When lunchtime comes, we Weeklings disperse to the same restaurants—one place for pho, another for pad Thai, and all the way to Tustin for ferocious southern Indian. So for those of you wanting to ask the Mexican, kiss the Commie or argue with the Trendzilla, hang around these joints—you're liable to see us getting a to-go order, then scurrying back to our moss-covered lair.
The yellow-curry selection is optimal for those who sport the same color on their bellies, so be brave and step up a spice level to the red curry. Its marvelous mixture of bamboo shoots, bell peppers and coconut milk will give you the sensation of having had sex for two hours in a sauna. 1520W.ChapmanAve.,Orange,(714)978-3905.$
The District Lounge's 'cue is serious, and Reverend Morton's Savory Bar-b-que Savior Sauce—a relishy, sweet glop the District crew administers judiciously to all meats—could score a ribbon in a Kansas City cook-off. The tri-tip's middle is pink, its skin charred yet juicy, and it arrives about eight lengths to an order. Ribs plop off easily, and enough chewy meat hangs off the bone to fill you and create a separate hamburger. The brisket is tough but smoky and gnarled. Chicken wings slap the tongue with their salty, mesquite burn and await a dunking into a thimble of great mustard-ranch dressing. 233W.ChapmanAve.,Orange,(714)639-7777.$$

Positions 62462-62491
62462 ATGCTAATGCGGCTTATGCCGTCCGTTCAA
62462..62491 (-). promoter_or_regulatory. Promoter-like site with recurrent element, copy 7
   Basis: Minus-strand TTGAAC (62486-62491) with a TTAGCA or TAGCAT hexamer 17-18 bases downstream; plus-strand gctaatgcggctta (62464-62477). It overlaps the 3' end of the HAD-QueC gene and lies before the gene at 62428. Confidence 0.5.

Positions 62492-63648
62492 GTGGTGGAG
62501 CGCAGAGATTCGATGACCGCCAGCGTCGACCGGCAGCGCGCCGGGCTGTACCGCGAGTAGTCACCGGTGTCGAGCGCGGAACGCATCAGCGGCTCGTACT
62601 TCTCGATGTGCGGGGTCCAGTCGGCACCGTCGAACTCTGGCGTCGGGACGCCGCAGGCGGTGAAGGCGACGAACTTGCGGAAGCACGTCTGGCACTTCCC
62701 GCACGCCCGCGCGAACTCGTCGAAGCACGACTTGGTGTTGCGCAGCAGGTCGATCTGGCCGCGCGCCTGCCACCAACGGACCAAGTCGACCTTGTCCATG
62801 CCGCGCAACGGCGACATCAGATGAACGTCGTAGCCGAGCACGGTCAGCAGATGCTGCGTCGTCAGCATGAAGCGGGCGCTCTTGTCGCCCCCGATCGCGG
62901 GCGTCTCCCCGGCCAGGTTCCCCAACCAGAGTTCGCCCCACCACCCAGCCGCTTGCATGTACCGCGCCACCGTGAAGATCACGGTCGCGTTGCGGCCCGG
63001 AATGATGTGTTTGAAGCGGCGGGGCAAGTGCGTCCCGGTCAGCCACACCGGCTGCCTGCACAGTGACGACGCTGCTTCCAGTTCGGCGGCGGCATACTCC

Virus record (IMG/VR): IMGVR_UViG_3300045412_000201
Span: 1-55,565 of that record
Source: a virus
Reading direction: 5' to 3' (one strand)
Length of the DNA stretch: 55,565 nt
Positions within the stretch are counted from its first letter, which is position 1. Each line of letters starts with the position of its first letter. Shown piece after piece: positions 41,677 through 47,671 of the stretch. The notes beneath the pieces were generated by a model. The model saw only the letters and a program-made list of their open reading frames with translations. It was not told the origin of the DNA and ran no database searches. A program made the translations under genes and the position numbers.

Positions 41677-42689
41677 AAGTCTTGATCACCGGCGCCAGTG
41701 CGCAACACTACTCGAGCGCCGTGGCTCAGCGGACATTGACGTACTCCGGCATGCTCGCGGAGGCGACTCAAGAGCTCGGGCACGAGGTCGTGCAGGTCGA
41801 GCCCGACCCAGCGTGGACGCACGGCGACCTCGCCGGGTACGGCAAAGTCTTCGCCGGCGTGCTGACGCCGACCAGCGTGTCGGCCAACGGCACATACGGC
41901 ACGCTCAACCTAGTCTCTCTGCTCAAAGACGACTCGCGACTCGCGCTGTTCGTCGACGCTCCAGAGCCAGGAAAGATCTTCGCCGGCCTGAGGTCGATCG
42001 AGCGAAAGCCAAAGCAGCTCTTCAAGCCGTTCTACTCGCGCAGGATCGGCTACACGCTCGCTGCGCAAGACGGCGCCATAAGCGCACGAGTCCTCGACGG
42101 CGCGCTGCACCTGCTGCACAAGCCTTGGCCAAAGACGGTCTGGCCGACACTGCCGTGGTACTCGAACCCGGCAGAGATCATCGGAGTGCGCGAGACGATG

There are so many dosas at Dosa Place—dosas crammed with goat, stuffed with cheese, oozing with curried potatoes—you'll probably overlook the rest of the platters. Don't. Once in a while, scan over the South India portion of the menu and devote a lunch to the idli, two rice-flour dumplings touched with a molten chile powder, or an uttapam, a flour Frisbee the menu advertises as a pancake but is really more of a veggie-gorged omelet. 13812 Redhill Ave., Tustin, (714) 505-7777; www.dosaplace.com. $
The casamiento is a vegetarian's delight, combining black beans and rice with eggs, avocado and cream, plus a piece of really salty cotija cheese on the side. We suggest you chase that down with a big cup of Salvadoran horchata. 300W.FifthSt.,SantaAna,(714)973-0554.$
Hipster Orange County's favorite place to ogle progressive waitresses. The menu is still filled with an eclectic collection of healthy post-hippie sandwiches, and the décor is almost identical, from the earthy walls to the funky art. 2930 Bristol St., Costa Mesa, (714) 549-7012; 125 N. Broadway, Santa Ana, (714) 835-8840; www.gypsyden.com. $
Kaffa is a place where you can walk in for a pickup or lounge for hours, so its menu offerings are both elegant and portable. Paninis are the main attractions, and Kaffa crams them with a concentrated savor befitting the best Roman street vendors. For breakfast, you can choose from fresh pancakes filled with fruit on the weekends or a grilled-egg sandwich with Black Forest ham and tomatoes during the week. But whatever you may scarf down, chase it with a shot of Kaffa's rightfully renowned espresso: dark, earthy and lush, with berry caresses and a foamy, eye-popping top. 424 S. Main St., Ste. K, Orange, (714) 978-1992; www.kaffainc.com. $
If you've ever been to the South, then you know what a po'boy is. Take a bite of this catfish po'boy sandwich, lean back in your patio chair, and close your eyes. You'll swear it isn't traffic along busy Bristol or Main street you're hearing, but rather a lazy river. 2920 Bristol St., Costa Mesa, (714) 432-7685; 201 N. Broadway, Santa Ana, (714) 564-1064; www.memphiscafe.com. $$